Navigating Common Legal Pitfalls: A Homeowner’s Guide to Avoiding Costly Mistakes

Homeownership is a significant milestone, but it comes with its own set of legal challenges that can create headaches if not properly managed. From title issues to contractor disputes, homeowners must be aware of the potential pitfalls to safeguard their investments and ensure smooth property ownership. Let’s delve into the most common legal issues homeowners face, and learn how an experienced attorney can help address them.

Title Issues

  • Unclear title: Inadequate title searches can lead to discovering liens, easements, or disputes over property boundaries.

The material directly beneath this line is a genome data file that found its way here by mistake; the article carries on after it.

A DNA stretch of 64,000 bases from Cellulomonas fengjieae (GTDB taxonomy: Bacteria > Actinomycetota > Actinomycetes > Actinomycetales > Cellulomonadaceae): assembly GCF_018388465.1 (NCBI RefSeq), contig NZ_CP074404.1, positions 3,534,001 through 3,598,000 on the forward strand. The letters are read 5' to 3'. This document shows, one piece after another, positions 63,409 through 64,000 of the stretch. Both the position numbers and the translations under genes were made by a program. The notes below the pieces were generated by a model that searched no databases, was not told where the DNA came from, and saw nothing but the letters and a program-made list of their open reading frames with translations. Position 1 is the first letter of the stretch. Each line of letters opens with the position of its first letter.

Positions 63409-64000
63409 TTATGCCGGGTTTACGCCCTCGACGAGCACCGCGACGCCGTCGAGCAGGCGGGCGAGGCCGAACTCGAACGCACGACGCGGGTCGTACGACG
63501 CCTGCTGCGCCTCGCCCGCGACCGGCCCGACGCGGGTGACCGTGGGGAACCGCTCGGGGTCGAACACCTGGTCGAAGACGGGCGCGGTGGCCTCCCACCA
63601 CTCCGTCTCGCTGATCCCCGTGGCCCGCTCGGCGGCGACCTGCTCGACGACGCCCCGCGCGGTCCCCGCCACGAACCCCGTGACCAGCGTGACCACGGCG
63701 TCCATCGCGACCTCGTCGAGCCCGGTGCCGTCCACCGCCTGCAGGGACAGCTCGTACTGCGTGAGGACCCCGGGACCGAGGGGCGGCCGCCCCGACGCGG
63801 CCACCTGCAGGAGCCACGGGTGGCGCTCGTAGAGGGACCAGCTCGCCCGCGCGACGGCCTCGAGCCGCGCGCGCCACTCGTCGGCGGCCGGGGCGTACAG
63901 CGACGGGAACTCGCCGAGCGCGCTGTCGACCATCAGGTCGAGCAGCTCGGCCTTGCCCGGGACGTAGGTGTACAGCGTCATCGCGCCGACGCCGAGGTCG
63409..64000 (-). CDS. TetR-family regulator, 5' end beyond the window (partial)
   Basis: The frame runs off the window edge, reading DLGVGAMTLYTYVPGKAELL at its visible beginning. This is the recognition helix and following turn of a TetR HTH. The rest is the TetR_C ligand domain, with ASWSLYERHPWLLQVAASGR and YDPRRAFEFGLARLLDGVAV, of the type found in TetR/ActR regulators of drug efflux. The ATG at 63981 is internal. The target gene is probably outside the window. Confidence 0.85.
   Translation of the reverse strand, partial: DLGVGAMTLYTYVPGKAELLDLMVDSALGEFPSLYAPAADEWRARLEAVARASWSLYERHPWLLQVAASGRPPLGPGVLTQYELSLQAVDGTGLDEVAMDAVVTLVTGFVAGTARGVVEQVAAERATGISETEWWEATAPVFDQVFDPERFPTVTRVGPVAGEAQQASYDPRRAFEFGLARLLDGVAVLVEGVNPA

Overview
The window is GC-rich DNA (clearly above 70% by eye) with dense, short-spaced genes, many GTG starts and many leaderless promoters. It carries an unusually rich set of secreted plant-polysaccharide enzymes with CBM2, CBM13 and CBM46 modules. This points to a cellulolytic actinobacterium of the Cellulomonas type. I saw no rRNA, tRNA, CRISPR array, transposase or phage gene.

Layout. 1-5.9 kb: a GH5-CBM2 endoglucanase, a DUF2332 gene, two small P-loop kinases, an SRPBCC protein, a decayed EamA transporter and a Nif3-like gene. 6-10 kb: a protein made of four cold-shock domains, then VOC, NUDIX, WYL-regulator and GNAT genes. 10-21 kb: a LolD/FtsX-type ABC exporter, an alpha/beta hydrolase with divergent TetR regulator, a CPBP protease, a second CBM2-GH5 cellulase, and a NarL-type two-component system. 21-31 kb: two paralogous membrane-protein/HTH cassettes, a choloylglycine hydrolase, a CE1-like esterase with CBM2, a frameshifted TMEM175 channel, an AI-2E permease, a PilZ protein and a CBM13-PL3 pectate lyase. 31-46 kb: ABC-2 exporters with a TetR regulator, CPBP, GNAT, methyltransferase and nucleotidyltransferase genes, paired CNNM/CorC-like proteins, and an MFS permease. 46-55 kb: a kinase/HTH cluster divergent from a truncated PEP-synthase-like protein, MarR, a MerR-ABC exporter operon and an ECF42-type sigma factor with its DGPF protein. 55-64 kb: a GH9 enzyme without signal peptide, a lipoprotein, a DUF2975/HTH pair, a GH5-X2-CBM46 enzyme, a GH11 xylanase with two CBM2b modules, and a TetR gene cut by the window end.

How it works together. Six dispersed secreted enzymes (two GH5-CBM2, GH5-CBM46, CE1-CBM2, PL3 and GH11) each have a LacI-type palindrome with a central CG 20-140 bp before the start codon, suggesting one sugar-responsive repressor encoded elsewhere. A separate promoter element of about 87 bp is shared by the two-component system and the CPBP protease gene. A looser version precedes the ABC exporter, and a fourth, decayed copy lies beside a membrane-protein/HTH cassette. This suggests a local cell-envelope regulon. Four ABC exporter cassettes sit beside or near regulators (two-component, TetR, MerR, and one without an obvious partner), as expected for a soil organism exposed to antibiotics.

• Boundary Disputes: Issues with neighbors regarding the exact property lines can lead to legal battles.

Homeowners Association Rules

  • Violating HOA Covenants: Failing to adhere to HOA rules can result in fines, liens or legal action.
  • Unpaid HOA Fees: Non-payment of HOA fees can lead to penalties and potential foreclosure.

Zoning Laws and Permits

  • Unpermitted Work: Performing renovations or additions without the proper permits can result in fines and the need to undo the work.
  • Zoning Laws: Using the property in ways not allowed by local zoning laws can lead to enforcement actions.


  • Failure to Disclose: Not disclosing known issues, such as mold, water damage, or structural problems, when selling a home can lead to lawsuits.
  • False Disclosures: Providing inaccurate information about property condition can also lead to legal action from buyers.

Mortgage and Foreclosure Issues

  • Missed Payments: Falling behind on mortgage payments can lead to foreclosure.